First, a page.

4. The Community Farm of Simsbury this year started an incubator farmer program and a series of farm camps. We will hold an on-farm workshop at the farm on August 30.

5. Our first on-farm workshop this year was held at FRESH New London. What an inspiring organization! It was great to have the participation of Tom Rathier who as a retired scientist from the Agricultural Experiment Station is working with FRESH and other community gardens to evaluate safety of soils, especially relating to heavy metals.

6. Community Farm meetings filled library meeting rooms that week. These pictures are from Glastonbury where many long time NOFA members are interested in bringing such a farm into existence. Two days later nearly 100 people gathered in the library in Southport to hear Annie Farrell from Millstone Farm speak in support of the Fairfield Organic Teaching Farm which is hoping to obtain use of town farmland for an Organic Teaching Farm. Congratulations!

7. Eli Rogosa for growseed.org, organized a heritage wheat field day in Massachusetts. Connecticut organic grain farmers Andy D’Appollonio who grows wheat in Coventry and Bill Walsh who is growing certified organic rye for seed were among the Connecticut people who attended. The day before I’d seen a field of wheat (actually a vacant lot) in downtown Hartford. There are lots of reasons for increasing the production of grains in Connecticut.

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Guest Columnist ~ Bettylou Sandy (cont.)

As I am watering in the morning, I often see vegetables I had missed the evening before.  I also notice a weed or two to pull, or the bug of the week to identify.  When the sun and heat of the day are high, I am able to relax, knowing the garden is well tended, and then I will enjoy it again in the evening.

I find that harvesting vegetables and cutting flowers, encourages new growth and keeps the plants both looking good and producing well.

Pruning the vines of the vegetable plants often will produce better fruit, as dead-heading flowers encourages more flowers.  Some flowers, like Coreopsis and Rudbeckia will continue blooming when spent flowers are cut back to the next flower bud.   Marigolds and petunias will bush out when dead-headed on a regular basis.  Nasturtium vines need to be cut back to a leaf to maintain the large flowers and leaves.  The cuttings are great in salads!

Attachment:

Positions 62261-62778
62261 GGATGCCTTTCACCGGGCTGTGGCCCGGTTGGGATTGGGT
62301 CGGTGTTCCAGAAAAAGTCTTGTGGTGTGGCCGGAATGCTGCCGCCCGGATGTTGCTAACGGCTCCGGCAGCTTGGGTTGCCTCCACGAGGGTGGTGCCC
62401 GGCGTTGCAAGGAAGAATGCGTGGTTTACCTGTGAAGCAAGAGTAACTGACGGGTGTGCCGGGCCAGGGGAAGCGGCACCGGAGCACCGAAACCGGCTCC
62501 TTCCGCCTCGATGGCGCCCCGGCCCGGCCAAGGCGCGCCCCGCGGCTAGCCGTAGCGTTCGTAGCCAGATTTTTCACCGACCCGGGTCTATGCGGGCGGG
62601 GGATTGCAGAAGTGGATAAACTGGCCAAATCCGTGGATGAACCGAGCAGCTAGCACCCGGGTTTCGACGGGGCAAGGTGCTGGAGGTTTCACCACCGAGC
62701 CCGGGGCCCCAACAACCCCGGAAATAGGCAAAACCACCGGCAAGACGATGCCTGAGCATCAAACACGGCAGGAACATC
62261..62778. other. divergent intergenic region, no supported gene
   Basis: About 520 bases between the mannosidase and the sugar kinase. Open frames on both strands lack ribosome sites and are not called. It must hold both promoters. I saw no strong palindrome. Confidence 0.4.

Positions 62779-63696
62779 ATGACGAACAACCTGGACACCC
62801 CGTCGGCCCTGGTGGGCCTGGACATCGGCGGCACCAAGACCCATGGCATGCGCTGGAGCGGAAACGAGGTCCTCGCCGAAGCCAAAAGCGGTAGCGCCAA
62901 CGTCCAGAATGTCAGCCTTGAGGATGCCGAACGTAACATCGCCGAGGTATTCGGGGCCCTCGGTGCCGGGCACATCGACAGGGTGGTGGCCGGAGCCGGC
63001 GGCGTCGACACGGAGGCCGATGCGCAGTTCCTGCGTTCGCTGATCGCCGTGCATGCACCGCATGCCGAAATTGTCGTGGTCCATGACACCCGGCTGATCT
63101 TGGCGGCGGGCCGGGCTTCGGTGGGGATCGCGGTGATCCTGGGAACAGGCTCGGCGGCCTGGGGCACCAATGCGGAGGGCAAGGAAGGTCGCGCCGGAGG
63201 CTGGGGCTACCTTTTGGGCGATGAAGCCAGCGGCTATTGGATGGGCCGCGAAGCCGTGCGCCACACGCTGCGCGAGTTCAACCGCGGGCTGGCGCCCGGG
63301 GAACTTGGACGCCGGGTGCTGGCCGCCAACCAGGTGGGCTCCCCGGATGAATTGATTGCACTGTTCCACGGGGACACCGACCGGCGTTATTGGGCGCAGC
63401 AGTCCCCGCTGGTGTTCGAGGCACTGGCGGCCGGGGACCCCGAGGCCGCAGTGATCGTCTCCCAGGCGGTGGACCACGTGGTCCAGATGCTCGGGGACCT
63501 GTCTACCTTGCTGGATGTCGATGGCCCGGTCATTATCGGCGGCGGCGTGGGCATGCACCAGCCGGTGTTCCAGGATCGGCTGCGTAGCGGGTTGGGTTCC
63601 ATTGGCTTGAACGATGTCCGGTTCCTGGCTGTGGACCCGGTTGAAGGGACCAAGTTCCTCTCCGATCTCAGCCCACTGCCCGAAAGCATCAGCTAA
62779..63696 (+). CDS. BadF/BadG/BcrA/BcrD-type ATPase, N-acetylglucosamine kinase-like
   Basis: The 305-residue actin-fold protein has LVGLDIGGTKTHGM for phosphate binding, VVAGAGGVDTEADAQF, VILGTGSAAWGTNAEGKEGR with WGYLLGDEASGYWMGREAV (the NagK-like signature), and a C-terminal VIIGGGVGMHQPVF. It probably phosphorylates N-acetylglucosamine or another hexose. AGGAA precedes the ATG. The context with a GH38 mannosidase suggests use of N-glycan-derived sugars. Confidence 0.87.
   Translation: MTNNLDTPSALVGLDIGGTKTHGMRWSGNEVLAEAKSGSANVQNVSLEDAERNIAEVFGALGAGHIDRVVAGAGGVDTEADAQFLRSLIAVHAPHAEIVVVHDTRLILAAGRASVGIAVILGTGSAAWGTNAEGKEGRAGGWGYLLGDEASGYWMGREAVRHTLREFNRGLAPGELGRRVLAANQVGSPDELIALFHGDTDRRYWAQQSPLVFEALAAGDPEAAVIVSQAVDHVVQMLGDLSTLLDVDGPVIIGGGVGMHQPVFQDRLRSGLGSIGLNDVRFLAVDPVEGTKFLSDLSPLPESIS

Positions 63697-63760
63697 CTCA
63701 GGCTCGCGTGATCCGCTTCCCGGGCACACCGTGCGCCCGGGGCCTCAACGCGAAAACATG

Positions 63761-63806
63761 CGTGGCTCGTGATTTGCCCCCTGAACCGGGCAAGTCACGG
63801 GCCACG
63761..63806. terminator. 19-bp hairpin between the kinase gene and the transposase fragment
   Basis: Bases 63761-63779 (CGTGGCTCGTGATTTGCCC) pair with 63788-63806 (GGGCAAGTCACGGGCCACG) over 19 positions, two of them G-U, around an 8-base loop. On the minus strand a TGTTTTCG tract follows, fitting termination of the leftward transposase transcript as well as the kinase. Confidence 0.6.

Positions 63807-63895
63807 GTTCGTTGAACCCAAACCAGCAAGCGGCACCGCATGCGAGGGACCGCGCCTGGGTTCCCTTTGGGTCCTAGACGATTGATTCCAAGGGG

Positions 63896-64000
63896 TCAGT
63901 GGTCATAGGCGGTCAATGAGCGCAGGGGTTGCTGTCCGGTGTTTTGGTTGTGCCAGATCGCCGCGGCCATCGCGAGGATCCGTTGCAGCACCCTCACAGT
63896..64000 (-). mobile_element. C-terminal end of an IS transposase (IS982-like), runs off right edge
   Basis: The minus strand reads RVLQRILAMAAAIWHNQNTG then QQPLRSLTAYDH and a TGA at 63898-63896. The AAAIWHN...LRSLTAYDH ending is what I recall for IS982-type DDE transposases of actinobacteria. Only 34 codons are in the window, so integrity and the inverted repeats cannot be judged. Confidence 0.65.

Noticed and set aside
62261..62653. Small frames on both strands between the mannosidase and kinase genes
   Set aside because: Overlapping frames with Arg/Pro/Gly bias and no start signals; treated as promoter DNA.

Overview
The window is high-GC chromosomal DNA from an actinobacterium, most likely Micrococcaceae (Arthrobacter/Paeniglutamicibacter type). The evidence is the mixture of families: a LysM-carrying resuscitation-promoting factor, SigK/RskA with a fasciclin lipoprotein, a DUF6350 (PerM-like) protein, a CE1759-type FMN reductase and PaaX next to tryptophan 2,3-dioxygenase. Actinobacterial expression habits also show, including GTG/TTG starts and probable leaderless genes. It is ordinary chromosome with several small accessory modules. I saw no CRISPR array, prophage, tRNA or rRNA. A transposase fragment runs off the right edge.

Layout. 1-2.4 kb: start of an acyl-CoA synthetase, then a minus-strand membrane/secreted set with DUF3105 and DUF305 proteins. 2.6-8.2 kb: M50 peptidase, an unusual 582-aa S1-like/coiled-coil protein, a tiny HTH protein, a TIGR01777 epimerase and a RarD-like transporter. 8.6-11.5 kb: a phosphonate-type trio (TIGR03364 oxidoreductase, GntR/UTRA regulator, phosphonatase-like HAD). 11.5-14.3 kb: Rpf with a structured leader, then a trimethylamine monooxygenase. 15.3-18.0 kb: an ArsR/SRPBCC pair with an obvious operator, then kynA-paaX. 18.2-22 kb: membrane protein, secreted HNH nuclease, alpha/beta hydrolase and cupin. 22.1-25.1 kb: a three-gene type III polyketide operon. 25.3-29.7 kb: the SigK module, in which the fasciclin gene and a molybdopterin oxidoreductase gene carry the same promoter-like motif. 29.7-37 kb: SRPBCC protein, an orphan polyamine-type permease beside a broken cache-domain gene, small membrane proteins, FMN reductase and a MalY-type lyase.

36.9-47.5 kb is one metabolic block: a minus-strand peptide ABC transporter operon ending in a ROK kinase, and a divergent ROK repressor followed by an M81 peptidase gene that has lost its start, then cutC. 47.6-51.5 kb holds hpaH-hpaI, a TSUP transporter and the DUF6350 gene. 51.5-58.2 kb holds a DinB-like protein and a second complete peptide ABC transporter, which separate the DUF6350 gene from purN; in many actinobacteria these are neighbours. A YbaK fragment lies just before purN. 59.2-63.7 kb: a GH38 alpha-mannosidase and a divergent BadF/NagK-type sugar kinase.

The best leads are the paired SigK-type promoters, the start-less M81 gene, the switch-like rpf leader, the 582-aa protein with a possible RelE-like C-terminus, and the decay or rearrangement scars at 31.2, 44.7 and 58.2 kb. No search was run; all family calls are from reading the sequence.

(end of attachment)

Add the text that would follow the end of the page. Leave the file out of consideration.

All members of the squash family need their vines pruned back to a leaf to concentrate the energy of the plant into the squash itself, rather than feeding all of the leaves and vines. Picking the squash daily will also encourage more production.

Pruning tomato plants to encourage air and light to circulate around the fruit will prevent many of the bug and fungus problems, as well as concentrating the plant energy into the fruit.  If the lower branches were not removed when planting, now is a good time to do it, if there is no fruit on that stem or branch.  Remove crossing or clutters branches and leaves so the inside of the plant area can breath.  I often check the plants for “clutter” every week.  Now that we are harvesting the tomatoes daily, we can check the plants when we are harvesting.

What a wonderful time of year to relax in the garden, visit the farmers markets and share produce and gardening tips with our friends.  On August 7th CT NOFA is sponsoring an “Urban Farm and Garden Tour” in New Haven.  That will be a great opportunity to see so many homes, schools and community gardens to get fresh ideas for our own spaces!

My hope is that more and more people will catch the “gardening bug” and try to grow their own vegetables this year.  It is never too late to start, as we have vegetables that can grow all through the year! 

Happy Gardening,

Bettylou Sandy, AOLCP

Bettylou Sandy is an Accredited Organic Land care Professional through NOFA, owner of Bettylou’s Gardening since 1987, Teaches a variety of gardening classes at Manchester Community College and for CT NOFA, coordinates the MCC Community Garden and Bennet Academy Edible School Yard programs.  For more information, email bettylous.gardening@snet.net.

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Thanks to our Sponsors:

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Let us know what you think of the expanded format. We'd like to add additional member profiles and other news of interest. If you have any stories, articles, notices or suggestions for this newsletter, please send them along.

Many thanks,

CT NOFA | PO Box 164 | Stevenson | CT | 06491